Carving Knives: The Basics
A carving knife is designed for the purpose of cutting thin slices of meat. It is a large knife, generally between eight and 15 inches long, but it is typically thinner than a chef’s knife. This allows the carving knife to make thinner slices than chef’s or slicing knives. Carving knives are generally used for cutting pork, poultry, roasts, ham, beef, or other large cooked meats.
Carving knives can be constructed of various metals. Each has its own advantages and disadvantages. Carbon steel is commonly used in the blades of carving knives. Carbon steel is an iron and carbon alloy that is relatively inexpensive and holds its edge nicely. It is preferable to stainless steel in that it is easier to sharpen, but carbon steel is also more susceptible to rust.
Stainless steel is an iron alloy that contains ten to 15 percent chromium and sometimes other metals, such as nickel. It contains very little carbon. Most stainless steel knives are made from a low-end alloy called 420 stainless, which may become dull quickly. Stainless is, however, highly resistant to rust and corrosion. High carbon stainless steel is also sometimes used in the construction of carving knives. This is a harder alloy that needs to be sharpened much less frequently than it’s high-chromium counterpart.
Titanium is a light-weight, metal that takes a less sharp edge than steel. However, it is flexible and does not lend any flavor to food, making it a quite popular metal in the manufacture of cutlery.
Some knives are made from laminated steel, which simply means a combination of hard, but easily damaged steel and a softer steel that is less susceptible to chipping. The hard steel is laminated between layers of softer steels, providing the advantages of both materials.
The materials used in the manufacture of kitchen knives affects their pricing as well as their effectiveness. When shopping for carving knives, both factors must be taken into consideration. Experts generally consider high-carbon stainless steel knives to be the most desirable. Forged knives are preferable, but stamped knives are acceptable and can often be purchased for significantly less.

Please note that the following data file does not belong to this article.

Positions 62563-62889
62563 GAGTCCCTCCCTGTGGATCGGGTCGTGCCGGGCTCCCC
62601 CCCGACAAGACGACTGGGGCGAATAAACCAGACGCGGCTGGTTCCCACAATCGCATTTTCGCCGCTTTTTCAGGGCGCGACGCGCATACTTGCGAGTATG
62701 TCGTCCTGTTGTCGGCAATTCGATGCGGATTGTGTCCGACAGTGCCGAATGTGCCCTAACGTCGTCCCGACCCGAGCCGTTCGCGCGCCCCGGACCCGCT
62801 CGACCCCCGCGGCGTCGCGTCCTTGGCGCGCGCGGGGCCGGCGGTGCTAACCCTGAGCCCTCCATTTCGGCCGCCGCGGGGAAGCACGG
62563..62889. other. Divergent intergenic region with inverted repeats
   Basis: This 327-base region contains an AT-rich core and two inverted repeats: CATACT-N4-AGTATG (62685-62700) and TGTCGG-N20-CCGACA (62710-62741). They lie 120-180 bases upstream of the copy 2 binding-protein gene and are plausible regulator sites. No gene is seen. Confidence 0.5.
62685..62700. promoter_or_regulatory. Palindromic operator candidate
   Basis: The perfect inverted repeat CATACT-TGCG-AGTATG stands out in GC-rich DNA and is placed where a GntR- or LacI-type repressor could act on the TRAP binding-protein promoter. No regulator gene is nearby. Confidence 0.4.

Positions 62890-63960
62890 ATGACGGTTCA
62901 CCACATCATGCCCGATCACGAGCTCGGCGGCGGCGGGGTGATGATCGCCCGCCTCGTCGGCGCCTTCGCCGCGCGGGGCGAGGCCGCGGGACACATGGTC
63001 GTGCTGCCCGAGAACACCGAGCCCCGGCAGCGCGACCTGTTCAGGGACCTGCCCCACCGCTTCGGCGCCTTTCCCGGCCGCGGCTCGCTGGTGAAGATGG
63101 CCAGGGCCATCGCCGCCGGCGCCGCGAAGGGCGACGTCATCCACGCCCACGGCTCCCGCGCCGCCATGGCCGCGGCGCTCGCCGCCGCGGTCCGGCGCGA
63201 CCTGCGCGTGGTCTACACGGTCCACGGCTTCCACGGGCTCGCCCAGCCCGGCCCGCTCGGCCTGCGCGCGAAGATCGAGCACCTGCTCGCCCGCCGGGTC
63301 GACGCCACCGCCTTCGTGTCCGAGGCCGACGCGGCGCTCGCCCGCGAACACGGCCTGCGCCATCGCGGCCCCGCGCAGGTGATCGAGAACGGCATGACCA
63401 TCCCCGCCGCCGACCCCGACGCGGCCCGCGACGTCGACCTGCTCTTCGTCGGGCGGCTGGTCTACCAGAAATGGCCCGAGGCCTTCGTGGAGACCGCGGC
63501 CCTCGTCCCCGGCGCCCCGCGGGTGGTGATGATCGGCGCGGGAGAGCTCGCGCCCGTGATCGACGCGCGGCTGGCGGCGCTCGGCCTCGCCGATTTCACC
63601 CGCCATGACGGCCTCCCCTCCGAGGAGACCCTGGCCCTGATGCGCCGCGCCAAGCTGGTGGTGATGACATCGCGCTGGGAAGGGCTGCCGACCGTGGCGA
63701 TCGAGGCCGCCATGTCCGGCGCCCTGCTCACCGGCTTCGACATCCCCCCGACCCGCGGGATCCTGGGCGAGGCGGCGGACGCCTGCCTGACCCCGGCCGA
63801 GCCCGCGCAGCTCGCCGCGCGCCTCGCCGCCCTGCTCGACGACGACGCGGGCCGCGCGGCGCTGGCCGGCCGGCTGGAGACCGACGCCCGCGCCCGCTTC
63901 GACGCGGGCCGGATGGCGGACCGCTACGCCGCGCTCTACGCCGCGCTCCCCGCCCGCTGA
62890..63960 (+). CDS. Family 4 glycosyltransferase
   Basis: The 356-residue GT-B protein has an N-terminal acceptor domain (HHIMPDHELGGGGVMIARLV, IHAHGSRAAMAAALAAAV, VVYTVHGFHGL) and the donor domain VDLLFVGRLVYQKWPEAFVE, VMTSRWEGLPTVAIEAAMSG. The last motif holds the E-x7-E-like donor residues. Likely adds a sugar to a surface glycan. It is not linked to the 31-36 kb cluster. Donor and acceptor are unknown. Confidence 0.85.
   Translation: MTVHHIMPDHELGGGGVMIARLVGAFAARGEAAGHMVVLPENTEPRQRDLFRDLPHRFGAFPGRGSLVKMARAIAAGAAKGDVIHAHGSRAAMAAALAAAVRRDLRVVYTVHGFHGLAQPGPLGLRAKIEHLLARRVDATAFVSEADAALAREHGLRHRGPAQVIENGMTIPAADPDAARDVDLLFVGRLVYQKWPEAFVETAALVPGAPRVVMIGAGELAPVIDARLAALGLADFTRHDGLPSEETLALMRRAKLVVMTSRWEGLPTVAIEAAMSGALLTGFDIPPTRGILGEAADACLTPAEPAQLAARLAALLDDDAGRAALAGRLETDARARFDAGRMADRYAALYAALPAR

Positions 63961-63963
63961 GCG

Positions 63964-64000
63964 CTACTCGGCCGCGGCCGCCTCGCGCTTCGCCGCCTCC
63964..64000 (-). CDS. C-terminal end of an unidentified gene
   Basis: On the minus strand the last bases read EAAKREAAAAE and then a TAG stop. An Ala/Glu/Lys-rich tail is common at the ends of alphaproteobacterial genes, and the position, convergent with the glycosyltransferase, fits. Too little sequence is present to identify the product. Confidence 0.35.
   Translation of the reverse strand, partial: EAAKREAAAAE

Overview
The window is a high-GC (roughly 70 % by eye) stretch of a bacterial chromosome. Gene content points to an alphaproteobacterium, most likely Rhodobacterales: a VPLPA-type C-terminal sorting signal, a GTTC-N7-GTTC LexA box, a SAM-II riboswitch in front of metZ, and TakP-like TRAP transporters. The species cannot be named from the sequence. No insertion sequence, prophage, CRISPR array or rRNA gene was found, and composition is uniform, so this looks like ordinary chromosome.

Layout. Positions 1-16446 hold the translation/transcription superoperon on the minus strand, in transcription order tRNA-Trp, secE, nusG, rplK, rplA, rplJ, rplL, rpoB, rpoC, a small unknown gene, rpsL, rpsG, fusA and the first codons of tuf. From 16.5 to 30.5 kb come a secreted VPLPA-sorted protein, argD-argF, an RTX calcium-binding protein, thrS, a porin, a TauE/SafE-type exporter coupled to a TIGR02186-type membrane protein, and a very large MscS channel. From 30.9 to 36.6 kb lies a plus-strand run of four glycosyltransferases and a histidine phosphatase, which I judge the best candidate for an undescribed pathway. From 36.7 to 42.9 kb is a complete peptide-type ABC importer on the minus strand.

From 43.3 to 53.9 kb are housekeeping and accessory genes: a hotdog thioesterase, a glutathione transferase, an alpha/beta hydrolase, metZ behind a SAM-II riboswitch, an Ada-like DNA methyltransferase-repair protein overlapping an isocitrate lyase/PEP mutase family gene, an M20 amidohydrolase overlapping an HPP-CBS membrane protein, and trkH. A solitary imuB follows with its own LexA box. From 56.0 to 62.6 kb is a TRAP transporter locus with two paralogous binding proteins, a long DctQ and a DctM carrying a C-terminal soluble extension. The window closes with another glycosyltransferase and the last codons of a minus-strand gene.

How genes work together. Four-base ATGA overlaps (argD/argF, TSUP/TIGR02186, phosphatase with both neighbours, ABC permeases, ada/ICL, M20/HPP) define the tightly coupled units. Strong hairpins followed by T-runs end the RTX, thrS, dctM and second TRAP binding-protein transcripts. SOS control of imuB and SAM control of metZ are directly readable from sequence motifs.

Carving knives come with several different types of blades that are meant for different jobs. They vary in width, shape of the tip, and flexibility of the blade. Wide blades are generally intended for cutting large, hot roasts while thinner blades are meant for hams, fish, and other more dry or compact meats. Sharp tips are designed for removing meat from the bone and should always be employed for bone-in meats. Round-tip knives are intended for boneless roasts or other cuts of meat or fish. A flexible blade is preferable for poultry while a rigid blade is ideal for hot, roasted meats.
Smooth or beveled edges are preferable in carving knives. Serrated edges are not generally appropriate for cutting meat. Smooth edges will cut cleanly through meat and provide thin slices. Beveled edges have a series of ovals ground into each side of the blade, creating the thinnest edge possible. Beveled edges also create air pockets as meat is cut, preventing meat from sticking to the blade and allowing for extremely thin, precise slices.
When taking these factors into consideration, it is important to shop for value and functionality in carving knives. Generally, a knife that is well constructed and that meets one’s carving needs will be quite satisfactory. One need not break the bank to find a reliable, high-carbon steel carving knife to suit his meat cutting needs.